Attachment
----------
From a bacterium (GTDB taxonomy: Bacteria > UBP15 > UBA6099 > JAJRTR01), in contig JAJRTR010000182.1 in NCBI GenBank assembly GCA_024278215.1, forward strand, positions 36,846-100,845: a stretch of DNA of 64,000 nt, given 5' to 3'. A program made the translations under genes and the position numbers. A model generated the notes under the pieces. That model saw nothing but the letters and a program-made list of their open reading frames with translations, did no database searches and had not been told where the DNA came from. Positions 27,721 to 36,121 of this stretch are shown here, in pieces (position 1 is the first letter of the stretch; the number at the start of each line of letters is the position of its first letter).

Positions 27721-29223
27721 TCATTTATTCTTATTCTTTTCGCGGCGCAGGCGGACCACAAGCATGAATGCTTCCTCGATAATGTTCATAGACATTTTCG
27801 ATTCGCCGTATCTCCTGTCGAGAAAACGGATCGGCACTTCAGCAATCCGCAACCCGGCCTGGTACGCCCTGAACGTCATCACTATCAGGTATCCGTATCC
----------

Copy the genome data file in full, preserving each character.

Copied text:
From a bacterium (GTDB taxonomy: Bacteria > UBP15 > UBA6099 > JAJRTR01), in contig JAJRTR010000182.1 in NCBI GenBank assembly GCA_024278215.1, forward strand, positions 36,846-100,845: a stretch of DNA of 64,000 nt, given 5' to 3'. A program made the translations under genes and the position numbers. A model generated the notes under the pieces. That model saw nothing but the letters and a program-made list of their open reading frames with translations, did no database searches and had not been told where the DNA came from. Positions 27,721 to 36,121 of this stretch are shown here, in pieces (position 1 is the first letter of the stretch; the number at the start of each line of letters is the position of its first letter).

Positions 27721-29223
27721 TCATTTATTCTTATTCTTTTCGCGGCGCAGGCGGACCACAAGCATGAATGCTTCCTCGATAATGTTCATAGACATTTTCG
27801 ATTCGCCGTATCTCCTGTCGAGAAAACGGATCGGCACTTCAGCAATCCGCAACCCGGCCTGGTACGCCCTGAACGTCATCACTATCAGGTATCCGTATCC